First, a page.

Illinois man dies after becoming trapped on mud flats near Hope

coastal area with mud and receding water near the mountains
A section of coastal area near Hope, as seen from the Gull Rock Trail in 2020. (Tegan Hanlon/Alaska Public Media)

A 20-year-old Illinois man drowned Sunday after he became trapped in the Turnagain Arm mud flats near Hope, Alaska State Troopers said.

Troopers spokesperson Austin McDaniel said Zachary Porter was walking with his friends on the flats, when he sunk up to his waist in the mud, near Mile 11 of the Hope Highway. One of his friends immediately called 911 at 5:52 p.m.

“Bystanders in the group attempted to rescue Porter before first responders arrived on scene,” McDaniel said in an email.

Girdwood fire crews and two air ambulances were also called to assist local responders at 6:13 p.m., said Girdwood Fire Chief Michelle Weston. But the Girdwood Fire Department is about 45 miles away, and the rescue crews didn’t arrive until 6:58 p.m.

“Unfortunately, before we arrived on location, the individual was submerged,” Weston said. “And then we were able to help with the recovery efforts this morning.”

Troopers said Porter was “submerged by the incoming tide” and died at approximately 6:43 p.m.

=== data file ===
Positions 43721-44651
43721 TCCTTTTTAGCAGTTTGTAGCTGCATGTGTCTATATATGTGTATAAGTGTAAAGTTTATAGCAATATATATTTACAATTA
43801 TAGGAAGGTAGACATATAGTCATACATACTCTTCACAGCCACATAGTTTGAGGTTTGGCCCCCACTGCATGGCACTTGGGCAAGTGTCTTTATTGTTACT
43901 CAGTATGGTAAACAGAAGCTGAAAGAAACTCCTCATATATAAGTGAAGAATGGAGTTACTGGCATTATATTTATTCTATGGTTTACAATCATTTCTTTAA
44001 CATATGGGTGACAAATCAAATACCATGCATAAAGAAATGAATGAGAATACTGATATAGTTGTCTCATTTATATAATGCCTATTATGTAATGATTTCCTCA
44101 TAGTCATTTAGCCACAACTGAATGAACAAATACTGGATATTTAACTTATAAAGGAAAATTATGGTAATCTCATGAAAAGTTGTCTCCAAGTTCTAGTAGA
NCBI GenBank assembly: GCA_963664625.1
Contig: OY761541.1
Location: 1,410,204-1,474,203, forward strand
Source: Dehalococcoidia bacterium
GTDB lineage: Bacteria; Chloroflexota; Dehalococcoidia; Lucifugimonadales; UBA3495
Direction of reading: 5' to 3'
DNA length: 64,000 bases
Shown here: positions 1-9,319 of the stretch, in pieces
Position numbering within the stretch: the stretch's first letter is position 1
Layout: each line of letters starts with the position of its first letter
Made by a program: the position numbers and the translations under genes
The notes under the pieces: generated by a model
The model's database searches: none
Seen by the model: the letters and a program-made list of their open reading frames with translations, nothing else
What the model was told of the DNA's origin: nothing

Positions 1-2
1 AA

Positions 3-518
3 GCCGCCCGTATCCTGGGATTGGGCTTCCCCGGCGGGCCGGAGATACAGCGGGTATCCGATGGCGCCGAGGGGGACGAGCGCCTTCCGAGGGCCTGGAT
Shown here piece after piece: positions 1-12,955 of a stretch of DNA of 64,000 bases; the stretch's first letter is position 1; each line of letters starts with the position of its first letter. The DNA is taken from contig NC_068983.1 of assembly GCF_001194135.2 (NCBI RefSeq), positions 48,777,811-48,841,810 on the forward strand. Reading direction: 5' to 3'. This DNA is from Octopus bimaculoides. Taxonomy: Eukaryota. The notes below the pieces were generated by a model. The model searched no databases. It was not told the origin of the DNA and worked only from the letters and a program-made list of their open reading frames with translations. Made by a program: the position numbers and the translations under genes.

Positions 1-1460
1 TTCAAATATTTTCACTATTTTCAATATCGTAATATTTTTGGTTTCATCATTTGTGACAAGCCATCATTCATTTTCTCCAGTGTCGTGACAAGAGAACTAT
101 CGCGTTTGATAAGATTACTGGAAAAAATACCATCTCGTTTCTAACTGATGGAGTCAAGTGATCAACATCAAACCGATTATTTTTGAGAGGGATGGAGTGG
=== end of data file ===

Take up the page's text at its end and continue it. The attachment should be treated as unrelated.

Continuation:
One man who tried to save him was flown to Anchorage with hypothermia, said troopers.

Emergency responders often warn about travel on the unpredictable and quicksand-like mud flats, which can trap people in rising tides.

It’s been 34 years since someone died after becoming stuck in the mud flats, the Anchorage Daily News reported. But there have been many rescues. 

Porter’s death comes two weeks after fire crews saved a hooligan fisherman from the mud near the mouth of the Twentymile River. Firefighters also saved a surveyor trapped up to his waist near Tidewater Slough in November. Both rescues involved the use of a special tool, which can inject air and water into the mud around a person.

Weston said mud rescues can take 10 to 30 minutes, so getting help quickly is crucial.

“There needs to be a threshold of time between when someone’s stuck to when the crew gets there and arrives and then for the crew to actually work to get the person unstuck,” she said. “And it’s a race, usually, against what the tide is doing.”

Weston said Sunday’s call highlights the dangers of the mud flats.

“Know that tides move very quickly in Turnagain Arm,” she said. “And then additionally, that ground you might have walked on the last time you visited a location might be totally different the next time.”

If you are traveling on the mud flats, Girdwood firefighters caution people to go in groups, so someone can get help if anyone gets trapped. People should also avoid staying in one spot for too long.

Chris Klint is a web producer and breaking news reporter at Alaska Public Media. Reach him at Read more about Chris here.

Previous articleMat-Su educators vote to strike
Next articleFormer top aide to mayor challenged Anchorage election using policy quietly added that day by city IT director